A lot of my friends had the good sense to be born in March, to provide a welcomed distraction from the last few weeks of cold, dreary weather with their sunny celebrations (see: last weekend). Plus, it gives me an excuse to make lots of cakes. This weekend's banana coconut cake (recipe post soon) was for my roommate Megan's birthday and like all good cakes it made its debut at a bar in Brooklyn. The celebrating continued on Sunday morning with brunch at home and chatter about friends who popped the question this weekend, and the friends who said, "yes!" Congrats to Tracey, Greg, Liz, and Steven!

Friday, March 11, 2011

Gasp-worthy vintage

When stephmodo wrote about Modern 50 last month, I bookmarked their site, knowing I'd want to spent some time browsing. Oh, how right I was—I've spent nearly all morning gasping at the amazing pieces from this impeccably curated vintage/antique store in Northern Virginia. The prices make this a "look, but don't touch" type of store, as my mom used to say (or really, "look, but don't buy") but it sure is fun to look. Here are a few of my favorites.







In the oft-quoted words of Liz Lemon, I want to go to there. If you're in Virginia and can browse this lovely shop in person, lucky you. If you're in Manhattan or Brooklyn and can afford one of these gasp-worthy pieces, they make monthly deliveries to our neck of the woods. 

Wednesday, March 9, 2011

Delicate & Dainty

I keep running across these really simple, delicate rings lately. I love how feminine and dainty they are. Some of them would make such pretty wedding bands, or with a few worn on one finger for everyday wear.

{rope band, gabriela artigas}


{mixed metal stackable rings, SecretCharm}

Picture 1
{square peg, round hole collection by mociun}

Sidenote: I love everything in the mociun square peg, round hole collection. So simple and beautiful!

(Late) Weekend Pictures

It was a weekend of birthdays. Friday started with a friend's 25th "hoe down" birthday party (and semi-engagement party), then I flew off to Chicago to celebrate a friend's 30th birthday at a fun little bowling alley—they even had pinboys resetting the pins after each frame! After birthday-ing, I had a relaxing weekend with old friends, eating our way through Chicago.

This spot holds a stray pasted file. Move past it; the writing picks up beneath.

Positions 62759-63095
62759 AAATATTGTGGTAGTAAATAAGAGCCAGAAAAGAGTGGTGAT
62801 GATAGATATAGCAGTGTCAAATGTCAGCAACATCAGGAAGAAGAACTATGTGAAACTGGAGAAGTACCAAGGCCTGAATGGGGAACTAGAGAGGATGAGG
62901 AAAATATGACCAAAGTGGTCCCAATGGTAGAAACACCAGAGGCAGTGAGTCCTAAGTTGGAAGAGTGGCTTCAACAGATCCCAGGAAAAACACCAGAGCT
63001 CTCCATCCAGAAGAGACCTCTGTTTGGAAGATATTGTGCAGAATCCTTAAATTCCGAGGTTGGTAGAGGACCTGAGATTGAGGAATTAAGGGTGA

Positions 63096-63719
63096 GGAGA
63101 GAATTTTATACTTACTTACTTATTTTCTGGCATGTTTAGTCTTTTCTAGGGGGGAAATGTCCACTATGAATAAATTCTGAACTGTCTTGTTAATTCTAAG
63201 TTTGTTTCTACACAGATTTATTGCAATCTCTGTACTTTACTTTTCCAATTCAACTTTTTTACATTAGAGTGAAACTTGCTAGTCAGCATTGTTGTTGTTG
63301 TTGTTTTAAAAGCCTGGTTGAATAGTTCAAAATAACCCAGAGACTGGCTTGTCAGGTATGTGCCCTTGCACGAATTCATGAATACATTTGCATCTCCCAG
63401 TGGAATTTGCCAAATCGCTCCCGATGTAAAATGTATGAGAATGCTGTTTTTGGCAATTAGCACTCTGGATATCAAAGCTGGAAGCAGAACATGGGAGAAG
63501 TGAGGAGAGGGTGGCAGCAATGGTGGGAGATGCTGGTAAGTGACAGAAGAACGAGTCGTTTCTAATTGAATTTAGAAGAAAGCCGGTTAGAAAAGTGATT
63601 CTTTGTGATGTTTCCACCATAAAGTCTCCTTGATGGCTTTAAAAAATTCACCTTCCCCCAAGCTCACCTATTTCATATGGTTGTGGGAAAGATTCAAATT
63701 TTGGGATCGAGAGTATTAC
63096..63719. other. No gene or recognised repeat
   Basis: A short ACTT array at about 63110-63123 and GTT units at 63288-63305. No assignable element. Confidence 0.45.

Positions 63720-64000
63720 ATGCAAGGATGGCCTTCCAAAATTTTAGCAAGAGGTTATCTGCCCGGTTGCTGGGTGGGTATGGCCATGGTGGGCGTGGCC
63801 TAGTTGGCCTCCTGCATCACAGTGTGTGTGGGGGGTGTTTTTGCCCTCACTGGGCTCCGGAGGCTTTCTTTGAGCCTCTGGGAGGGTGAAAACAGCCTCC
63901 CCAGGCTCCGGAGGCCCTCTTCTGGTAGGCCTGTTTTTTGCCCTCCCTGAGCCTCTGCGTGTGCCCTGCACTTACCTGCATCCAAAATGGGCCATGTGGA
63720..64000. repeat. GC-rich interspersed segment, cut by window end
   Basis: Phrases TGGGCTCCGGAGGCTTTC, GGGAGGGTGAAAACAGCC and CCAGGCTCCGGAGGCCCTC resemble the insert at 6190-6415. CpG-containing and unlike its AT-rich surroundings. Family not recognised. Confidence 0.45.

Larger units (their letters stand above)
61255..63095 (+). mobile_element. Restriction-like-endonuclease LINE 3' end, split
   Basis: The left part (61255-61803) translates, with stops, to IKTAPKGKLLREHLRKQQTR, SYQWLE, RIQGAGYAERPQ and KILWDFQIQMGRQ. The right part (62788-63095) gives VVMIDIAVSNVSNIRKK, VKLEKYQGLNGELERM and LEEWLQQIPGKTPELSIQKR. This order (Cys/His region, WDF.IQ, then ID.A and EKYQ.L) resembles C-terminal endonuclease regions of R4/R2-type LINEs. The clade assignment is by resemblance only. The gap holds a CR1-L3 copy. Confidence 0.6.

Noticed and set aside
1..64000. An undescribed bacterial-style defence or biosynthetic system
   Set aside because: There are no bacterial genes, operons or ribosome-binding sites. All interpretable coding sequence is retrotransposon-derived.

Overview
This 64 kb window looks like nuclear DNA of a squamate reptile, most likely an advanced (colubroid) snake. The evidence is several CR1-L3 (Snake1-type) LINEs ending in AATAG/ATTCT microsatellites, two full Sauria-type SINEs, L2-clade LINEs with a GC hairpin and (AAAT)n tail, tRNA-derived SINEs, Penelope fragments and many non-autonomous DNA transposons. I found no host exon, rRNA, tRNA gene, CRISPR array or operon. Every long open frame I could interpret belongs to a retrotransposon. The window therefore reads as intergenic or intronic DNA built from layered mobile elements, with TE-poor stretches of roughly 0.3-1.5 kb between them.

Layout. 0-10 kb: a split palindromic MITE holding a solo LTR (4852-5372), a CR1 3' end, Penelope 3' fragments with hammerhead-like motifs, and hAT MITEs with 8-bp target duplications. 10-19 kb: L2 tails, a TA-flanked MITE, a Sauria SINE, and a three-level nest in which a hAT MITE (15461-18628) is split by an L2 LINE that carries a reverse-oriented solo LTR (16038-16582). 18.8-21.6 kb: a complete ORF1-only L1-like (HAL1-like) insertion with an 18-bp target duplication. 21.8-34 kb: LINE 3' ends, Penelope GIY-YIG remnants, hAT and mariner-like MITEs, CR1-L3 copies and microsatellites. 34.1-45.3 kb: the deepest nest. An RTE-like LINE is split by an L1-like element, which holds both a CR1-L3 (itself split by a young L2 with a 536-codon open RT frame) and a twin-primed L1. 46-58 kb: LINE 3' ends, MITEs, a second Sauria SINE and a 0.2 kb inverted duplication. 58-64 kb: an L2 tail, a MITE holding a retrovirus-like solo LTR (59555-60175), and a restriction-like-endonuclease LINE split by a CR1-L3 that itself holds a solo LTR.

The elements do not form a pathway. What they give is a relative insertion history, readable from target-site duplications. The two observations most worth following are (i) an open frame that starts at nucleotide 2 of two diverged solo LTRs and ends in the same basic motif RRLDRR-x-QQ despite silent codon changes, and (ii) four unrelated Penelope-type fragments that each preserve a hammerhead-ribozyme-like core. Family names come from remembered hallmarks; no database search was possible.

{katelyn's cake, friday}

{sparklers, friday}

{blurry bowling rules, saturday}

{four lanes, saturday}

{amazing intelligentsia coffee, sunday}

{the wiener's circle, monday}

{chicago style, monday}

Friday, March 4, 2011

Fabric & Handle

I'm loving these simple tote bags from (aptly-named) Fabric & Handle. They're really customizable&#151you can choose the color for the leather strap, and they have a bunch of really great fabrics.

Screen shot 2011-02-17 at 12.42.54 PM

And the best part, you can adjust the handle depending on how you want to use the bag. That's pretty genius.

Screen shot 2011-02-17 at 12.42.54 PM

It'd be great for travel (which is on my mind, since I'm off to Chicago for the weekend), the beach, or just everyday errands.

Happy weekend, friends!

Thursday, March 3, 2011

An Heirloom From A Stranger

Are you reading Matchbook Magazine? It's one of the many of online magazines to launch recently and it's lovely so far. A bit like the best parts of your favorite blogs, with a little more time to ponder their subjects. I really enjoyed the profile in the current issue of Oklahoma design blogger Sarah Kate Huff.

Picture 2

She mentions that when she lived in Italy, she came to appreciate vintage items as "simply an heirloom from a stranger." Don't you love that? In the same way that a family heirloom makes you remember the person who gave it to you, a vintage cake stand makes me wonder about the woman who owned it before me. Did she make a chocolate cake once a week and decorate it while dressed like Donna Reed? Or was it a wedding gift that gathered dust in a cupboard? So fun to think about. An heirloom from a stranger.

Picture 3

Check out the rest of the article here.